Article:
Back to Basics Re: Legal Writing
Anybody remember what these are?
These are the basic forms used for diagramming the parts of speech in a sentence.
If you are a person of a certain age, and if you took middle school English before American education got all soft and wobbly, then you had to diagram sentences.
If you don't recognize these, then your education was rubbish and you are to be pitied, you poor, empty-headed, millennial hipster.
But I digress.
I have Mrs. Gee and her "old school" instruction to thank for my knowledge of this little tool. At the time, I thought she was nuts. "I'm never going to use this."
Boy, was I wrong. In preparing my paper and presentation for the "Exceptional Legal Writing" seminar, I discovered that the skills taught by Mrs. Gee are the ones that count. If you want to write and be understood, get a grasp of sentence diagrams.
After the jump, a hymn of praise to the sentence diagram.
This, dear reader, is Mrs. Gee, my seventh grade English teacher.
Ok, it's not really Mrs. Gee. It is Carol Burnett. Mrs. Gee was just a doppelganger for Carol Burnett's character, fake eyelashes, loud makeup, flaming red hair, and all.
Mrs. Gee had the thankless task of indoctrinating a generation of middle school students into the ways of The Force. She taught grammar, and she taught it by the discipline of sentence diagramming.
At the time I did not see the point. Being reasonably smart, and having spoken English from the crib, I had an ear for the parts of speech. My ear and intuition controlled my use of language.
But guess what? The judges and court staff receiving your brief have their own ears. And their ears are different than yours. If you want to get ideas from your brain into their brains, you cannot rely on your ears. You have to use language that makes sense at a structural level.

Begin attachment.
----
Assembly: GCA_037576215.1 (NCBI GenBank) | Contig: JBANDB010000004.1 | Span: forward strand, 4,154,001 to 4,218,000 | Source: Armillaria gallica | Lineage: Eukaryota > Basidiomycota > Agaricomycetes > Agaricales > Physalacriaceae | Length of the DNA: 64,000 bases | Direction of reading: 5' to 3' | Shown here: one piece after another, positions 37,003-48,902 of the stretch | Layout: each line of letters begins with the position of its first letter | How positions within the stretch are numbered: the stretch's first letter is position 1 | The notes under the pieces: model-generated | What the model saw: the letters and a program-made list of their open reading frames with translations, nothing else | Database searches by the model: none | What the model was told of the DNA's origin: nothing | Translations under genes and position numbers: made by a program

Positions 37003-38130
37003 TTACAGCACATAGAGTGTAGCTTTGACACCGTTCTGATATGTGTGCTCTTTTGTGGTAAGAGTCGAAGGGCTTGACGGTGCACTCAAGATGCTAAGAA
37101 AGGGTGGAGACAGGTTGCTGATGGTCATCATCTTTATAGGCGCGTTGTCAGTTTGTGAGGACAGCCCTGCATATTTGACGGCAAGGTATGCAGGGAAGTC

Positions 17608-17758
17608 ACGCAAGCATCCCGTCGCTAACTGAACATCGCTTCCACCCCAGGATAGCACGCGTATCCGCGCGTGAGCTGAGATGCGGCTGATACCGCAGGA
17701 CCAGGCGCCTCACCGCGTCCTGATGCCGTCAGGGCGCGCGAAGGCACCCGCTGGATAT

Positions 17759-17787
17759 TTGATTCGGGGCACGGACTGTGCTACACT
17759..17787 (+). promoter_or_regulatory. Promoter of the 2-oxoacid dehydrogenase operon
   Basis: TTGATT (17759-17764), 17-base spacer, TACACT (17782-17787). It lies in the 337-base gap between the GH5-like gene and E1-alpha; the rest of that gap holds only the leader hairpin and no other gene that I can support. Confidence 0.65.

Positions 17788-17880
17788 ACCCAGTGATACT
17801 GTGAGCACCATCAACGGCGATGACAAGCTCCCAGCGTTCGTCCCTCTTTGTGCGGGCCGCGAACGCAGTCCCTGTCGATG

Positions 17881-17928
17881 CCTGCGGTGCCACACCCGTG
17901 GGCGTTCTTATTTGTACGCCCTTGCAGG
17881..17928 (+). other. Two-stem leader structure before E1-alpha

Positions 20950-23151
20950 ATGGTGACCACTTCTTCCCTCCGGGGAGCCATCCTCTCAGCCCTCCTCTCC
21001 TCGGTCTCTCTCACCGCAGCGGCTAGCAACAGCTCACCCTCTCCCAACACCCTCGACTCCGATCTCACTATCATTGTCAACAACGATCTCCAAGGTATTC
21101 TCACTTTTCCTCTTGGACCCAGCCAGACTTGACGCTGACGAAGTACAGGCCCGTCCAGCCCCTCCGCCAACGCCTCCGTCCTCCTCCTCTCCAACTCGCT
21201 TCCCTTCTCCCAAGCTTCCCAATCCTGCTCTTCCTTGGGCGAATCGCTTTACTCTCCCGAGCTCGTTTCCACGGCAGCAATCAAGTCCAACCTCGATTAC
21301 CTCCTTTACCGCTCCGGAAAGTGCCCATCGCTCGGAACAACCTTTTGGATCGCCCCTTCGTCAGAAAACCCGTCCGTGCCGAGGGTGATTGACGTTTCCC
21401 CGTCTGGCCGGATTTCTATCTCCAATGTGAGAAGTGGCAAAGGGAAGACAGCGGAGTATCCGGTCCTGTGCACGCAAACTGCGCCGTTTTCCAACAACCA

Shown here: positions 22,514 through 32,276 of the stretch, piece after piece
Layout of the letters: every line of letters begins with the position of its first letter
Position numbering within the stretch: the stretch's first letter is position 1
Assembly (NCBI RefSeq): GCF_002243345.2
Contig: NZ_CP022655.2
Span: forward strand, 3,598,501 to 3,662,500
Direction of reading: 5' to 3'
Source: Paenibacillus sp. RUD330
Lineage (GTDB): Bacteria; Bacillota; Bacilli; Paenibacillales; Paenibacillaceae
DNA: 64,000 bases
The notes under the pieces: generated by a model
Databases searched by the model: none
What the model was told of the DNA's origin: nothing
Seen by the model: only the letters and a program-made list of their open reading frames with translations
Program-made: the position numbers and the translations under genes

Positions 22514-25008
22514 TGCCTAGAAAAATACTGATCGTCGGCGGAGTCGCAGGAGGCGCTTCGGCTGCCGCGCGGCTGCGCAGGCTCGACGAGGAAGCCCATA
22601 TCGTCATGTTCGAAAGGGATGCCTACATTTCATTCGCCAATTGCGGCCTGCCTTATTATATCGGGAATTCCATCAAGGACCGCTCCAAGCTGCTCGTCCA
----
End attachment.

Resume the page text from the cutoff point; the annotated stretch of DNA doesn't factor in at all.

Writing clear and graceful prose is a structural exercise. It is little more than assigning the right words to the right parts of speech and then putting them in the right order to build clear sentences into comprehensible and cohesive paragraphs. For example:
- Figure out who are the main characters in your little legal drama--the parties, the courts, the rules of law.
- Give these characters primary place as subjects of your sentences.
- Give these characters things to do, and make their actions the verbs of your sentences.
- Don't muck around changing from subject to predicate; put subject and verb close together and transition from one to the other early in the sentence.
- Do you have an object that needs emphasis? Put it at the end.
- Put like sentences together, and make them easy to digest; start with old information and end with new or complex ideas.
All this rearranging of the deck chairs allows the words to fulfill their highest and best use. And that is where sentence diagramming is key.
When you edit, you should be diagramming sentences on some level. Mrs. Gee's students, skilled as we are in the ways of The Force, can do this mostly in our heads now. I find myself doing it in the act of composition and surely when editing. If I cannot easily recognize the sentence's structure, the sentence fails. If I cannot easily recognize the paragraph's topic, the paragraph fails. If I cannot easily recognize the transitions between topics, the brief fails.
Work: there is no substitute.
Or you could just hope the readers do all the work.
They won't. Your brief is not the judge's hobby. Your writing is not as fun as fly fishing.
Thank you, Mrs. Gee, wherever you are.